I vaguely remember being able to review apps that I got with a promo code a little over a year ago or so. But when I use a promo code now and try to review, it just says something like, "You must buy and download this app in order to review it". Even though iTunes shows it's been downloaded. Are developers given different kinds of promo codes?

        • Chris

          They changed that last year!

          You can’t rate apps anymore that you got with a promo code. Only redeem-codes through gifting will let you rate the app now (since the app was payed for then.).

          • http://lifeinlofi.com/ Marty Yawnick

            Hi, Chris,

            You are correct. When I first wrote this post, you could review apps acquired by promo code. I’ve updated my post to reflect that you can’t, and to reflect that shady devs CAN drop the price for free, get a ton of downloads on fake accounts, and review away. Thanks for catching that, Chris!

            =M=

  • Camilo

    Gorilla workout app is one of those apps where the reviews and the app are as fake as themselves. I tried writing a review of how bad it is but It doesn’t allow me. For months it was all 5 stars etc… But yesterday I tried 3 times to write a review and all of the sudden there is a reviewer saying that the app ain’t good but that’s all… I find this weird. I bought it I think for 2.99 imagine how many people are falling for it. Thousands!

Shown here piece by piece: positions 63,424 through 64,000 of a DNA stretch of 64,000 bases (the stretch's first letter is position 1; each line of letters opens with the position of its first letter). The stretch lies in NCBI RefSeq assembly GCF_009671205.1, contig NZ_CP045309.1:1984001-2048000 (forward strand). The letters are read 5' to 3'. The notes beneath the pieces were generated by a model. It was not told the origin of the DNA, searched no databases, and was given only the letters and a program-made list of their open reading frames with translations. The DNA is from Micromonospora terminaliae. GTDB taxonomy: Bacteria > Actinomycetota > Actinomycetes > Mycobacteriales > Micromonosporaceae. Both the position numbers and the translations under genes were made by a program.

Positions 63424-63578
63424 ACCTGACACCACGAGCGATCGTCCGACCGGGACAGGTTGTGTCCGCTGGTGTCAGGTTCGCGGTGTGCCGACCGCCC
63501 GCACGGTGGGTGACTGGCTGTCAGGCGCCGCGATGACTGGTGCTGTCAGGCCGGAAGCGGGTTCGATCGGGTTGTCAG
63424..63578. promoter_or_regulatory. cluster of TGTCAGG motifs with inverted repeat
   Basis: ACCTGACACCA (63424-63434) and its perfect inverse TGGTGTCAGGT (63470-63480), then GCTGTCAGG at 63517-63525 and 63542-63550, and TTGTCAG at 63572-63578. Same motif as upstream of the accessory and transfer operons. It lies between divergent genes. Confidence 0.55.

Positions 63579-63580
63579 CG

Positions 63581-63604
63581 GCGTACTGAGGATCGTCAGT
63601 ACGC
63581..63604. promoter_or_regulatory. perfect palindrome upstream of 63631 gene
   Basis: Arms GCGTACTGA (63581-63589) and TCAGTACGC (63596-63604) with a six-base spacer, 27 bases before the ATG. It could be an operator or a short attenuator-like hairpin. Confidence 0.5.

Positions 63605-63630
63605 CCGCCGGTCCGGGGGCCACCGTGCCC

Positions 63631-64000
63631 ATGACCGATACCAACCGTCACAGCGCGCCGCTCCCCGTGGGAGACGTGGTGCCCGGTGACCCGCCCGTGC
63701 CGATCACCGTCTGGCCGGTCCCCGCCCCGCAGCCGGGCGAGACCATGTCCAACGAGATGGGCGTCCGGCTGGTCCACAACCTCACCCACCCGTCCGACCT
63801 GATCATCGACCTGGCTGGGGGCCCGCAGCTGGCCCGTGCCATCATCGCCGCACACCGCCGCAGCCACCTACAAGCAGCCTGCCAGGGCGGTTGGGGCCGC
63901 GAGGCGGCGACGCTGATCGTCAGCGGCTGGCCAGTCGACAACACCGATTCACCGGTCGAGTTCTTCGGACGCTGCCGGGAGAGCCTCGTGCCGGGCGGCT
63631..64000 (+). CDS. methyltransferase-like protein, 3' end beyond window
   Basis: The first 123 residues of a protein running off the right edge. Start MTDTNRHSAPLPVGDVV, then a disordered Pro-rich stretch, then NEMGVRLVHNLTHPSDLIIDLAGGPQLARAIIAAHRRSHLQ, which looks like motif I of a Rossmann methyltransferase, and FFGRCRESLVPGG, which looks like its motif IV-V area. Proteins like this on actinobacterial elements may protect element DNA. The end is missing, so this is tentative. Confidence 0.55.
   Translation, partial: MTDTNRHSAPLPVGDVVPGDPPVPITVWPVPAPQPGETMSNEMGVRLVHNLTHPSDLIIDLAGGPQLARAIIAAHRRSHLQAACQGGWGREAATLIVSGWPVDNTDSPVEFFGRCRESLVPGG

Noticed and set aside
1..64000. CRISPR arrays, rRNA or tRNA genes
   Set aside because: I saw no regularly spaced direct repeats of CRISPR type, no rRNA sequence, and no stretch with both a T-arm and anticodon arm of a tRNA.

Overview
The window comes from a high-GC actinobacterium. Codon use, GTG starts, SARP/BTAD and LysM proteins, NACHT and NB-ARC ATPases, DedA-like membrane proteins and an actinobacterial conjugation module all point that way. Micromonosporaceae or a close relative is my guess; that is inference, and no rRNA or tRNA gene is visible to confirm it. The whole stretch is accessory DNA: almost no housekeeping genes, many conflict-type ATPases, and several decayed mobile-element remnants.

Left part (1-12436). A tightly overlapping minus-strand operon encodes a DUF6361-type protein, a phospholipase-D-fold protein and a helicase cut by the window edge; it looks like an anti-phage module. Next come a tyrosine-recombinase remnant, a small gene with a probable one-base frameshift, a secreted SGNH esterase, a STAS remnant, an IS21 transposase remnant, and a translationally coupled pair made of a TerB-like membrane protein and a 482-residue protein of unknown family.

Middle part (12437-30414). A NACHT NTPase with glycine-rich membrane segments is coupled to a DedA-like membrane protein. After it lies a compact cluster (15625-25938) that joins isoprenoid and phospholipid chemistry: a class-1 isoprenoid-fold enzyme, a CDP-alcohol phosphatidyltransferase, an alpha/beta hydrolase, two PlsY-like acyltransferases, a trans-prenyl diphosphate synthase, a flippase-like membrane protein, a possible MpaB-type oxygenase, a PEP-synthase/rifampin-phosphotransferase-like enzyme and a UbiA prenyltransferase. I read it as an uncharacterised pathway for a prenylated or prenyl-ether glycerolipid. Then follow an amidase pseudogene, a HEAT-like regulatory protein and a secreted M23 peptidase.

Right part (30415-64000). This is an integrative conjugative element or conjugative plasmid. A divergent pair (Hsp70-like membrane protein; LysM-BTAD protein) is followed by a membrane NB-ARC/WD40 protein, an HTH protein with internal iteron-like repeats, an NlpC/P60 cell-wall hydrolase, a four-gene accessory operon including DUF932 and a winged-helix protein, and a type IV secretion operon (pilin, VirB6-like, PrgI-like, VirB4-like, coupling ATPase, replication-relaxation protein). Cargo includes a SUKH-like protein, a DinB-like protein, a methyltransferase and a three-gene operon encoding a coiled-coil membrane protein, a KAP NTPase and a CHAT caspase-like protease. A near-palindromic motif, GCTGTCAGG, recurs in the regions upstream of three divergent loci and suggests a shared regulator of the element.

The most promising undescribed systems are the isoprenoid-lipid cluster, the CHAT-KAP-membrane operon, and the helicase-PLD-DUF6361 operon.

• Marty Yawnick

      Hi, Camilo. That happens more often than gets reported. Unfortunately, the few real reviews are often pushed down by the scammy devs themselves with a “bug fix” update and more fake 5-star reviews.

      =M=

    • Chris

      Sorry, but that’s just utterly wrong… Gorilla Workout is actually quite a decent app for what it is and certainly not a scam (or even buying reviews). It was one of the first, good bodyweight-training apps arround actually.

      They did get a few low rating reviews after they offered the app for
      free 2-3 times now already…but that’s because people without a
      physical-therapy/personal trainer background usually don’t realize how well the app and exersizes are put together!

      They have been on the market for quite some time now…and even designed their own sports-wear line….that’s not something that you’d see a scam-developer do!